Egelston Hopes for LEED Certification
By Patrick Cronin
Hampton Union, Tuesday, January 13, 2009
[The following article is courtesy of the Hampton Union and Seacoast Online.]
HAMPTON -- Smutty-nose Brewery owner Peter Egelston is dreaming "green" when it comes to the construction of his new brewery and restaurant on Towle Farm Road.
"Our goal in building a new facility is to build one that is sustainable, efficient and also beautiful," said Egelston. "Those three things we want working in harmony and reflect our values that we want to possess as a company."
Egelston was the special guest speaker at this month's "energy conversation" hosted by the town's Energy Committee:
He spoke about his dreams to construct a "energy efficient" building that will hopefully receive gold certification from the Leadership in Environmental and Energy Design (LEED) when its completed.
Some of the ideas being instituted in the new building, Egelston said, come from the lack of efficiencies he has witnessed in their current 25,000-square-foot building on Heritage Avenue in Portsmouth.
"The building was constructed in the '70s and it leaks like a sieve from an energy standpoint," Egelston said. "It was never made to be a brewery, it became one by default."
An example of one deficiency in the Portsmouth building is a 50-ton chiller that sits in the parking lot. It is used to refrigerate the fermentation tanks as well as other portions of the facility. The chiller, Egelston said, produces a lot of heat that is just released into the atmosphere.
"Its not very efficient because at the same time we are heating the building with a heater," Egelston said.
He plans to take advantage of that heat and put it to use at the Hampton plant and restaurant.
"Our focus on design is creating a very efficient building envelope with lots of great insulation and finding every opportunity we can to avoid the escape of energy," Egelston said.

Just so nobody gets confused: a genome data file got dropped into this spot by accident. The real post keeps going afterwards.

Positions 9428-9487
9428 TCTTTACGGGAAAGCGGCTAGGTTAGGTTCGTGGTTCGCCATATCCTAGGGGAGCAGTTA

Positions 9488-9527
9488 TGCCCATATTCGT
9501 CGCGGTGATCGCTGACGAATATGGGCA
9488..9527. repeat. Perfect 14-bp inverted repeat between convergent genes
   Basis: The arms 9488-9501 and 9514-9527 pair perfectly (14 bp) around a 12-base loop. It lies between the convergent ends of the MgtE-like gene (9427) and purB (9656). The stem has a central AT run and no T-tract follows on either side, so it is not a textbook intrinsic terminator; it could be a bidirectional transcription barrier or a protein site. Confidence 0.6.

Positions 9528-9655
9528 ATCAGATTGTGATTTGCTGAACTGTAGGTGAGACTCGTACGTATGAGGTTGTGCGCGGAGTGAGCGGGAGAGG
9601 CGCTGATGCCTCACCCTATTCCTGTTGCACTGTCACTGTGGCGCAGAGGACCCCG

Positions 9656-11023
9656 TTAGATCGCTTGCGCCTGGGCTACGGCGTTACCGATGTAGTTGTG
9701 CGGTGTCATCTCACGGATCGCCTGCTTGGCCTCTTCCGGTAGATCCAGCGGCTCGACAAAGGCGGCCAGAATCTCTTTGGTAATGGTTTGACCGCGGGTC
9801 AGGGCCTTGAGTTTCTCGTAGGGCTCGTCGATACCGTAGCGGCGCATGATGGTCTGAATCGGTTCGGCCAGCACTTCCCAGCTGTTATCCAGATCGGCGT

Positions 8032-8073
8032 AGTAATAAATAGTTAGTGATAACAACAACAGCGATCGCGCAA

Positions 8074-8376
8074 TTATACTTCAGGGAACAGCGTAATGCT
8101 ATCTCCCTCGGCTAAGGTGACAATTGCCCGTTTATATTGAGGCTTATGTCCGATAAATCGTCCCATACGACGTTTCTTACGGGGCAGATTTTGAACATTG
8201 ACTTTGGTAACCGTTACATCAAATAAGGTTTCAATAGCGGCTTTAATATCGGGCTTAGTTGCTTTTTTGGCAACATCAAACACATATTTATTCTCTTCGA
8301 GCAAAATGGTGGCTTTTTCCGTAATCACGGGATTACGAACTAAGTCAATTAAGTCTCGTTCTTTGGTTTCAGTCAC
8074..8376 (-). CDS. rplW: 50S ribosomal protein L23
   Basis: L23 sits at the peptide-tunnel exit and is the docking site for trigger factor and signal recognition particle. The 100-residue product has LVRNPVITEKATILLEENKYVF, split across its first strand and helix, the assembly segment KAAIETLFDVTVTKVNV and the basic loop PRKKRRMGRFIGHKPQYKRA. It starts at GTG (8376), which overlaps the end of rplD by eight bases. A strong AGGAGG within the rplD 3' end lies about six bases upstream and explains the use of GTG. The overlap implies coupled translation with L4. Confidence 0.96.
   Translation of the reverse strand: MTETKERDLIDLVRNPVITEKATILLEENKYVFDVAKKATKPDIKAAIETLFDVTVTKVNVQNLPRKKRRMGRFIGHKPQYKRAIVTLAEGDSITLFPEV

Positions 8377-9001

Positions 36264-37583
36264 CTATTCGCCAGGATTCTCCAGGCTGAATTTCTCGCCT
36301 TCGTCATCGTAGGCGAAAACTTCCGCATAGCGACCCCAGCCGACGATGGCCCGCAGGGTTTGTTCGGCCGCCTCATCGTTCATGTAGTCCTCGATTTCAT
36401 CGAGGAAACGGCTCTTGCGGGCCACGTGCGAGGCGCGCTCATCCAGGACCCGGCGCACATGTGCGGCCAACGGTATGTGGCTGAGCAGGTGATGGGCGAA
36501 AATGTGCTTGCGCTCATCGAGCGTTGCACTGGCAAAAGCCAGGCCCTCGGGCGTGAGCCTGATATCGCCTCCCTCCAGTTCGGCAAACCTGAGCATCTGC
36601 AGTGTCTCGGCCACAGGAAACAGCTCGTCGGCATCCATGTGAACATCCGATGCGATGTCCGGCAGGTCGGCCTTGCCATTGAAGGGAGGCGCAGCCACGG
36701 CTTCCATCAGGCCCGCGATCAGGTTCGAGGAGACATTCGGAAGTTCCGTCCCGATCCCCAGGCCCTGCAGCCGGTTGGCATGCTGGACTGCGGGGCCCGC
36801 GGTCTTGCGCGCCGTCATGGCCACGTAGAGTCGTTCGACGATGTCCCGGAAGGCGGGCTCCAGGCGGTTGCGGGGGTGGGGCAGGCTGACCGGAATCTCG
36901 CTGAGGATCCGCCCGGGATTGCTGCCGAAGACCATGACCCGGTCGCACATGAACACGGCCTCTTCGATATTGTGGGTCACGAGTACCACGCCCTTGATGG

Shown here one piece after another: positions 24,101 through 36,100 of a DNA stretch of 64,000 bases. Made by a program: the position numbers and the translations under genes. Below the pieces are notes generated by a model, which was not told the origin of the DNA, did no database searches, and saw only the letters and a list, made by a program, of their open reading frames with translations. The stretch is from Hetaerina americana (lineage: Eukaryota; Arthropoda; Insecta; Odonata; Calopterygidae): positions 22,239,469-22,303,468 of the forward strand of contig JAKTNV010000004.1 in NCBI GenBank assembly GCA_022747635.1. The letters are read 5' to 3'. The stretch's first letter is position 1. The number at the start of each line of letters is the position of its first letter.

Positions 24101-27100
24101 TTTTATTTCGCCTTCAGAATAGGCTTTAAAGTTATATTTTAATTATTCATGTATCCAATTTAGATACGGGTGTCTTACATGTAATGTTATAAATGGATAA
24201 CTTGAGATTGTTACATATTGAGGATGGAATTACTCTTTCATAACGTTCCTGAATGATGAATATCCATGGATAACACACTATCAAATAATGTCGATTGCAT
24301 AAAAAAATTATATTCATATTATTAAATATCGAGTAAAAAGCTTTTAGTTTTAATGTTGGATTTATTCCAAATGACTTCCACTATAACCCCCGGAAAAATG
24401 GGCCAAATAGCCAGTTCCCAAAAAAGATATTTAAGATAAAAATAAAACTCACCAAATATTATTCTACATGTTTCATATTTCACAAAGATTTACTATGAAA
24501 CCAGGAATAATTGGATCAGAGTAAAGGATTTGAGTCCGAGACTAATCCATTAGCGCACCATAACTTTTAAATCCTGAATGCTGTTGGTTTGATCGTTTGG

The new 42,000-square-foot building will also be constructed to take advantage of sunlight.
The roof of the warehouse will contain solar tubes, which will allow the sun to light the inside.
"The real opportunities for energy efficiency are really not that glamorous," Egelston said. "It boils down to insulation, florescent light bulbs and low tech solutions like orientating the buildings according to how the sun tracks."
Egelston said builders looked at other alternative energy solutions, such as cogeneration, but they were just not cost effective.
Cogeneration, or "cogen" for short, provides heat and air conditioning, but also generates electricity at the same time.
"I thought our brewery was going to be a perfect opportunity for that, but the numbers just didn't work out," Egelston said. "There was really no economic incentive for us to invest hundreds of thousands of dollars in cogen for this facility because we would be generating more heat than we could have used."
However, he did say the company is leaving the door open for the possibility of one day adding solar or wind turbines.
"We are designing our building in such a way that down the road we can install them if we want to," Egelston said.
Other "green" aspects of the plan involve 100-foot setbacks from the wetlands rather than 50-foot setbacks required by state law.
The company is also leaving much of the greenery at the 14-acre parcel at 105 Towle Farm Road untouched. The orchard and woods on the property will be mostly left alone with construction taking place around many of the old trees.
Egelston said he intends to turn the old barn on the property into a restaurant and move the house that sits on the property to another location on the site.
Egelston said he hopes construction on his "green" building will begin in the spring of 2009, but, depending on the economy, he said he may have to wait a little bit longer.
"Our goal is that once we finally do put a shovel in the ground, it will probably take a year to build," Egelston said. "If everything works out, we will be pouring our first beer in 2010."